A design for an LNG-fuelled, ammonia-ready VLCC developed jointly by shipowner China Merchants Energy Shipping Co (CMES), energy major TotalEnergies, Dalian Shipbuilding Industry Co and cargo containment designer GTT has won Approval in Principle from classification society Bureau Veritas.

The VLCC design, which is the result of a Joint Design Project Cooperation Agreement signed in 2021. that kicked off in 2021, would bunker LNG that would be stored in GTT-designed Mark III membrane-type tanks.

The fuel tank would be located under the main deck to avoid weather exposure, piracy risk and lower the propulsion system’s centre of gravity, BV said.

GTT explained that as ammonia is heavier than LNG, the structure of the tank has been strengthened to support the loads induced on the vessel and the tank.

The bunker tank has been designed to have a flexible capacity ranging from 9,000-cbm to 14,000-cbm, which BV said is based on VLCC worldwide shipping routes and complies with the strength requirements of both LNG and ammonia.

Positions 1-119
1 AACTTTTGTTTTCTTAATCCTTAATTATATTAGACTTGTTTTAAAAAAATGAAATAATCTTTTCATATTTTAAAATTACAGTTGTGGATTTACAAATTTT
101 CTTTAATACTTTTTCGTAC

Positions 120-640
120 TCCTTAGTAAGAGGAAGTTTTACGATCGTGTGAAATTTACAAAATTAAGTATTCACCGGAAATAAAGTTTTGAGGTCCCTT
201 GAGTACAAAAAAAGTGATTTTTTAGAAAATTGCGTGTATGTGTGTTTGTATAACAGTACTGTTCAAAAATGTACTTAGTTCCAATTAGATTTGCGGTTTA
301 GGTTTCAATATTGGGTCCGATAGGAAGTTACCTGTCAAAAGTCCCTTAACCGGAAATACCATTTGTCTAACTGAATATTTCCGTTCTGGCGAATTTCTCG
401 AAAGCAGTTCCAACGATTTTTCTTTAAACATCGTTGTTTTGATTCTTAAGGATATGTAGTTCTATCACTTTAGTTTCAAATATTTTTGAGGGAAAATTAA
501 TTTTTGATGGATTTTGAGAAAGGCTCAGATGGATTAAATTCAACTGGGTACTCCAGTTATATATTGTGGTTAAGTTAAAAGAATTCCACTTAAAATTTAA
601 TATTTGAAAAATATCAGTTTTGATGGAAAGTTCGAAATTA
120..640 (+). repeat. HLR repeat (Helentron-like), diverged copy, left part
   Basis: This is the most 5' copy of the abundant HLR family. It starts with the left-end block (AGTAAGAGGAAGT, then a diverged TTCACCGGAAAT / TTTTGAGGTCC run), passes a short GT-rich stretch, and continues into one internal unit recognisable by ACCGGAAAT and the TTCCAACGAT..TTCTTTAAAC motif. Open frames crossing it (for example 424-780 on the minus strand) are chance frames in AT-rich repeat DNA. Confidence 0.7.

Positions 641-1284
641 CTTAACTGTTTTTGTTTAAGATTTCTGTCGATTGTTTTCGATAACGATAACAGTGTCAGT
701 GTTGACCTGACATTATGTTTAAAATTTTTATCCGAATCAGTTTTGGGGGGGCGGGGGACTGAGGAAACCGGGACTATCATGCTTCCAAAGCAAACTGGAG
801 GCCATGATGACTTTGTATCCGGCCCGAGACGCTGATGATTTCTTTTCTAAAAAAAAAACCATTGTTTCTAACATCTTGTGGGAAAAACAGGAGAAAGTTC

The vessel has been designed to run on LNG fuel starts for a minimum of 23,000 nautical miles and 17,000 nautical miles at design condition.

The bunker tank is compatible with liquid ammonia fuel, giving the owner and charterer greater operational flexibility, the class society added.

The VLCC concept complies with key environmental requirements, its Energy Efficiency Design Index (EEDI) is more than 40% under the base line, its Nitrogen Oxides (NOX) emissions meet the IMO’s Tier III requirements, and its Carbon Intensity Index (CII) is projected to be rated A by 2030.

CMES technical director Wu Jianyi said:“The achievement today is a milestone of CMES’ Path to zero-carbon shipping. “.. the joint team is building up not only a vessel but also a greener future for our offspring,” he added.

GTT China general manager Adnan Ezzarhouni said: “This concept of multi-fuel VLCC with enhanced endurance not only enables safer and more efficient operations, but also offers greater bunkering flexibility for ship owners and charterers towards a carbon-free future.”

The new VLCC concept involves siting the fuel tanker under the main deck. Photo: Bureau Veritas